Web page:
Shove Affair: More Data

Since at least the early 1960s, quasi-official doctrine has insisted that “Americans are having a love affair with the automobile” is all anybody needs to know about the making and meaning of transportation in the United States.

The barely disguised purpose of this longstanding hypothesis is to squelch consideration of how and why it is actually our business class, not our great masses, that has the intractable romance with cars and trucks.

DbC mentions this because, if you bother to look into the facts, the evidence is quite overwhelming: Democractic preference has a rather different relationship to U.S. transportation outcomes than love affair dogma would have you presume.

Consider this graphic showing results obtained by Transportation for America and other groups in a November 2019 survey of 1,029 U.S. voters:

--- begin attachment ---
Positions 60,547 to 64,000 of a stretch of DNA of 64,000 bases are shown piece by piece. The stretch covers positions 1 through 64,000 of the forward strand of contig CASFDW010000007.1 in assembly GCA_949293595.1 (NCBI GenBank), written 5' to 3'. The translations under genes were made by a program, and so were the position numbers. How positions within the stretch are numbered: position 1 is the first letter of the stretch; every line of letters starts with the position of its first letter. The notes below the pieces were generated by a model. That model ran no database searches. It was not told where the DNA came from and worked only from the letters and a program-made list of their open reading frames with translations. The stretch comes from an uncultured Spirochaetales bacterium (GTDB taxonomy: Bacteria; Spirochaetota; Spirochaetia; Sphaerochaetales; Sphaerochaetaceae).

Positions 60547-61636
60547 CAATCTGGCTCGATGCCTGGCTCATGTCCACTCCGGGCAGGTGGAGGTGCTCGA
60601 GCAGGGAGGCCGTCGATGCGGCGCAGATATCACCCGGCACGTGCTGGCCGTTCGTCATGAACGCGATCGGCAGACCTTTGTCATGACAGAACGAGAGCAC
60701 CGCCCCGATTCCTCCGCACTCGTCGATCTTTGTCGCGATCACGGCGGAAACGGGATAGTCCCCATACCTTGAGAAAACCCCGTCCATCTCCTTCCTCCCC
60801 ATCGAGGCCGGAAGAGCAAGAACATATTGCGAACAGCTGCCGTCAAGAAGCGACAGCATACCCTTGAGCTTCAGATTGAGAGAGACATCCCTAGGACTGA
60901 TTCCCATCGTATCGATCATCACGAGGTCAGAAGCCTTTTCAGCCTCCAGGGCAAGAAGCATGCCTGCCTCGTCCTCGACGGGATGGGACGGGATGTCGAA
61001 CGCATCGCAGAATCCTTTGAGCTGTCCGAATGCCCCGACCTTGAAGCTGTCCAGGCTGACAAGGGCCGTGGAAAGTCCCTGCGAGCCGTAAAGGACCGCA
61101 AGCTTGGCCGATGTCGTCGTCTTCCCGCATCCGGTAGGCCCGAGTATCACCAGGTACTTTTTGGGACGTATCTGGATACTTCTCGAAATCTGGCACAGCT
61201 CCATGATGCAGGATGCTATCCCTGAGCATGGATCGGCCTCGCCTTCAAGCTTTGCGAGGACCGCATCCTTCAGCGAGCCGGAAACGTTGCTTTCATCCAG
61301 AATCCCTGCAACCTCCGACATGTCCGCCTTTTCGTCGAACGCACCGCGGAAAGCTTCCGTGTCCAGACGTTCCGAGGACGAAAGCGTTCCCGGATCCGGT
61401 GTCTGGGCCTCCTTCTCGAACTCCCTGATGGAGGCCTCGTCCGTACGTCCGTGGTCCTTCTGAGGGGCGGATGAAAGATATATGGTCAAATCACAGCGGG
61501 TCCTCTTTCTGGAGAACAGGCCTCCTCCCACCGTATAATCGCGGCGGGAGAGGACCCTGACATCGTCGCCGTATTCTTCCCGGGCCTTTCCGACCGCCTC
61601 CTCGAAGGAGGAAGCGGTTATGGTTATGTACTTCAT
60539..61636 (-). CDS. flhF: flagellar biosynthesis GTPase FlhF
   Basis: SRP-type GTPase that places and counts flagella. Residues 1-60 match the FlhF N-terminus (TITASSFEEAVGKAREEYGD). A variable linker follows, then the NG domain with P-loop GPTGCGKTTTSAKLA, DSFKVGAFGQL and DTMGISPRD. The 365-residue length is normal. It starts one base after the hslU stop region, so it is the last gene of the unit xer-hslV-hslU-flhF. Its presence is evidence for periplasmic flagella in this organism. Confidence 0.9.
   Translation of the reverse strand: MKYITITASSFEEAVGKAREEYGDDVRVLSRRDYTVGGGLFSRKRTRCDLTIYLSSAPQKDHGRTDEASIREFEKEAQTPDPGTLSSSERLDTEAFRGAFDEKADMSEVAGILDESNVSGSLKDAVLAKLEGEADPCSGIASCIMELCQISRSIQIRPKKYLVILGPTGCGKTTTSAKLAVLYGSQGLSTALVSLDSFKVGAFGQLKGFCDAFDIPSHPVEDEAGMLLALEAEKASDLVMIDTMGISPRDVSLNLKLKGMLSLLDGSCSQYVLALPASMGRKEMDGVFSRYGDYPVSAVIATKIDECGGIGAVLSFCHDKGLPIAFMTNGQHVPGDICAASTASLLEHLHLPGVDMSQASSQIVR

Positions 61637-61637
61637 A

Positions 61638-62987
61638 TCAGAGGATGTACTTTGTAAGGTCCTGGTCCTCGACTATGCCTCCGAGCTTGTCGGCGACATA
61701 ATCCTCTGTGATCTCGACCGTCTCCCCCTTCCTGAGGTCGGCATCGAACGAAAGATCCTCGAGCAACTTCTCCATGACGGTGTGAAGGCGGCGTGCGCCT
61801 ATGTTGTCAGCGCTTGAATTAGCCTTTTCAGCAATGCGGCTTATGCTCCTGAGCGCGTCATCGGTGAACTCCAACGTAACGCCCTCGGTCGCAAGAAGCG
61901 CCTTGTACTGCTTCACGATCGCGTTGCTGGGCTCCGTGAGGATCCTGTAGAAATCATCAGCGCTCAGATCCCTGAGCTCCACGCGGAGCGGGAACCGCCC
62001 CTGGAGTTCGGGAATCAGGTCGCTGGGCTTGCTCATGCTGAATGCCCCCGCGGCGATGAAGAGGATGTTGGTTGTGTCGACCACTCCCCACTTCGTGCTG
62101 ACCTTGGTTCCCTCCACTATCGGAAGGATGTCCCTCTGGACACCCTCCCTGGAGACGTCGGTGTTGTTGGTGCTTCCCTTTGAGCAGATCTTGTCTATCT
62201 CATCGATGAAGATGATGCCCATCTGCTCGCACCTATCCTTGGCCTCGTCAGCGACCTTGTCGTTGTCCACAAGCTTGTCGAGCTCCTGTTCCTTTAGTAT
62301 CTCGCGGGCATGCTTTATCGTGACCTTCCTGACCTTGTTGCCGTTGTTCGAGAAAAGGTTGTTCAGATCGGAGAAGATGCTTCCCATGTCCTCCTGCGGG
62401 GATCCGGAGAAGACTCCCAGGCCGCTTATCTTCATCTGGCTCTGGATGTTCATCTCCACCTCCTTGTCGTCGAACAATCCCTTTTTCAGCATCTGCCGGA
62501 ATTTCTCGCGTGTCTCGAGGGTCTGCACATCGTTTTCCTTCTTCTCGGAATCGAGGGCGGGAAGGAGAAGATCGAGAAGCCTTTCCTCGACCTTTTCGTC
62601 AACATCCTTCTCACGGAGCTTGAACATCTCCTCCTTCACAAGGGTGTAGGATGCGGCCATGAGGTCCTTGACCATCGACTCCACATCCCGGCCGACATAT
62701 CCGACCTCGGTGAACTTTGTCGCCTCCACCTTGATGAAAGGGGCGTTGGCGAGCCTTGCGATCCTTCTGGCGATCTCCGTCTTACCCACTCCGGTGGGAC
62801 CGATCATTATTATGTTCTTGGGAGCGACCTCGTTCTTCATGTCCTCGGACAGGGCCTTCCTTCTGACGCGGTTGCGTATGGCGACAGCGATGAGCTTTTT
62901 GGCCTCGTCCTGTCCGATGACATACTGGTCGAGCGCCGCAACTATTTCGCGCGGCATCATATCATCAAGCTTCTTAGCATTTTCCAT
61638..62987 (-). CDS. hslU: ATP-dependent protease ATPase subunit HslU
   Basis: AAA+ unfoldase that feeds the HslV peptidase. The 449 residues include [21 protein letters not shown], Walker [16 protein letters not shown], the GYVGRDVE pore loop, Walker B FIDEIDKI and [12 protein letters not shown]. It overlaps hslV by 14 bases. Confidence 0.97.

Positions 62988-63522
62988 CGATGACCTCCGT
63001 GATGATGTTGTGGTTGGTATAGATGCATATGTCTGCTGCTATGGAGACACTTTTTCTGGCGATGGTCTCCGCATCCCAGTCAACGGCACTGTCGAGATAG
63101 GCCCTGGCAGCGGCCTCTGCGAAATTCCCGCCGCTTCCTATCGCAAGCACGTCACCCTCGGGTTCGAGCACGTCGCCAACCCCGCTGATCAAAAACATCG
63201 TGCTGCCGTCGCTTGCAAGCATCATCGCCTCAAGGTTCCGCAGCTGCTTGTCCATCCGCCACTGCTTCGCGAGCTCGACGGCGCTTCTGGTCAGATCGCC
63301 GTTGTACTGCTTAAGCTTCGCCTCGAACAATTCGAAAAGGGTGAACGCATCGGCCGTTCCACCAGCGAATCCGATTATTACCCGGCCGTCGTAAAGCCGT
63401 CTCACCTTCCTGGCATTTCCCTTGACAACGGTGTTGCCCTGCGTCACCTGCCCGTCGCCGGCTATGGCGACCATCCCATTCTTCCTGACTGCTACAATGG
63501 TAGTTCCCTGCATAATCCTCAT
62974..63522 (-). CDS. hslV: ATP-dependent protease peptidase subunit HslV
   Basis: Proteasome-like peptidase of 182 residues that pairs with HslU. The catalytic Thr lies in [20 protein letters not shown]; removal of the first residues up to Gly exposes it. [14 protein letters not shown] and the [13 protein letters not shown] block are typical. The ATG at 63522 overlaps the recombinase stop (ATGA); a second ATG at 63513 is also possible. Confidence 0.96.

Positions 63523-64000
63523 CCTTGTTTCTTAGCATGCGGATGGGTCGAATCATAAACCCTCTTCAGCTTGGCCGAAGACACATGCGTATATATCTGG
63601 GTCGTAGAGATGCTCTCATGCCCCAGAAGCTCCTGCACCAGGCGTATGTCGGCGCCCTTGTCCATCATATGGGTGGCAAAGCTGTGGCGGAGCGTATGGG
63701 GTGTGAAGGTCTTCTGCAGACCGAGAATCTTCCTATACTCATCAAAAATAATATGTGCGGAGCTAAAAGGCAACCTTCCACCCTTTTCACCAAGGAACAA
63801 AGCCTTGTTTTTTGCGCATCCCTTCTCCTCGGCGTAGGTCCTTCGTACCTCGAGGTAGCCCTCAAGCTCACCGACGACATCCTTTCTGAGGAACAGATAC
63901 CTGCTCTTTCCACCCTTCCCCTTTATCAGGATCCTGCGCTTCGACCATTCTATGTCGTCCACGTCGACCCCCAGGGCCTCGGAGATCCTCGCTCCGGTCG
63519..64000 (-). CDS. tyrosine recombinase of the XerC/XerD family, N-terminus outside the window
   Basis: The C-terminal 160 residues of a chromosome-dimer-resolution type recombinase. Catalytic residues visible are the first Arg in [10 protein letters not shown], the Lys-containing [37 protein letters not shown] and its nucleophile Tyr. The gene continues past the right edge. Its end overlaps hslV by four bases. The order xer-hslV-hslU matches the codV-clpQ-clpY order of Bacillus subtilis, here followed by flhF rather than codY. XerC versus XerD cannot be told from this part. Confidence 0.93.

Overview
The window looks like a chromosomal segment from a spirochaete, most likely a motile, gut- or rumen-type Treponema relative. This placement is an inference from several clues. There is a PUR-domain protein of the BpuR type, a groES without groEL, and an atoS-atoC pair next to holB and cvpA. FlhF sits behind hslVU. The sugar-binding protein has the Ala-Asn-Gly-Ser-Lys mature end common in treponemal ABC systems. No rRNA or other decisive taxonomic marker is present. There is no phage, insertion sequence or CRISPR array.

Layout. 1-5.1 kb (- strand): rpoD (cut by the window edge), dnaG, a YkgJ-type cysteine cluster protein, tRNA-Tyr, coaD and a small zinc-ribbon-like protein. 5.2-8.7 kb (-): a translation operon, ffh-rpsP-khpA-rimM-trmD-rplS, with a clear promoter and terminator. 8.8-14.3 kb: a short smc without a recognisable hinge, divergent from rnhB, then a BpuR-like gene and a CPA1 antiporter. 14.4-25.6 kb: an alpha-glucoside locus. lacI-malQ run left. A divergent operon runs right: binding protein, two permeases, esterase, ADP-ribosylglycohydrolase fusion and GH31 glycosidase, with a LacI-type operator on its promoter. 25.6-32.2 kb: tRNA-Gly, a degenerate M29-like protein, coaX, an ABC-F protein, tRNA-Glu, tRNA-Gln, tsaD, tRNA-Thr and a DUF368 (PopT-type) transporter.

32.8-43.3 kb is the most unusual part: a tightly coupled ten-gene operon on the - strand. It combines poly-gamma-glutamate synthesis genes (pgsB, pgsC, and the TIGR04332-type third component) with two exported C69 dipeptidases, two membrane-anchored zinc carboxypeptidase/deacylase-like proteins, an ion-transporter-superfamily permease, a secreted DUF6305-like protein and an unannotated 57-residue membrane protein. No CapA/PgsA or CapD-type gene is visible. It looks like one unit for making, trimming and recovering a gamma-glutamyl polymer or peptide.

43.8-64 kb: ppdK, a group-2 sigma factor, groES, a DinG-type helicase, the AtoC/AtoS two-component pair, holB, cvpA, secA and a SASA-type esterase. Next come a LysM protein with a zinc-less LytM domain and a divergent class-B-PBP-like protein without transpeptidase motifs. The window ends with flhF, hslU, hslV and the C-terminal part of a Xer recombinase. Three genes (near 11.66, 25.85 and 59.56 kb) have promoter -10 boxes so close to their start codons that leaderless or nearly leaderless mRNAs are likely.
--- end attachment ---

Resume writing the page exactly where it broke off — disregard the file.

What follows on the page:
Let’s spell out what this shows about the actual transportation preferences of ordinary Americans, shall we?

Seventy-nine percent (79%) of Americans want policy to focus on fixing existing roads and adding capacity to public transit.

Seventy-two percent (72%) of Americans want to fix existing roads before building new ones.

Seventy-three percent (73%) of Americans want to require states to ecologically justify any new roads.

Sixty-one percent (61%) of Americans want there to be a ten-year moratorium on the construction of new automotive roads.

Two points:

  1. This is all without any sort of political leadership, so is pretty close to actual spontaneous public preference.
  2. This is mighty peculiar stuff, if you think there’s a popular love affair with automobiles…seems like somebody might want a divorce?

Fake News

blind men touching elephant image The New York Times today features a front-page story suggesting that the oil industry is the main source of the Trump Administration’s suspension of pending rules requiring faster improvement of automotive fuel-economy standards. According to Times reporter Hiroko Tabuchi, “it turns out that there was a hidden beneficiary of the plan that was pushing for the changes all along: the nation’s oil industry.”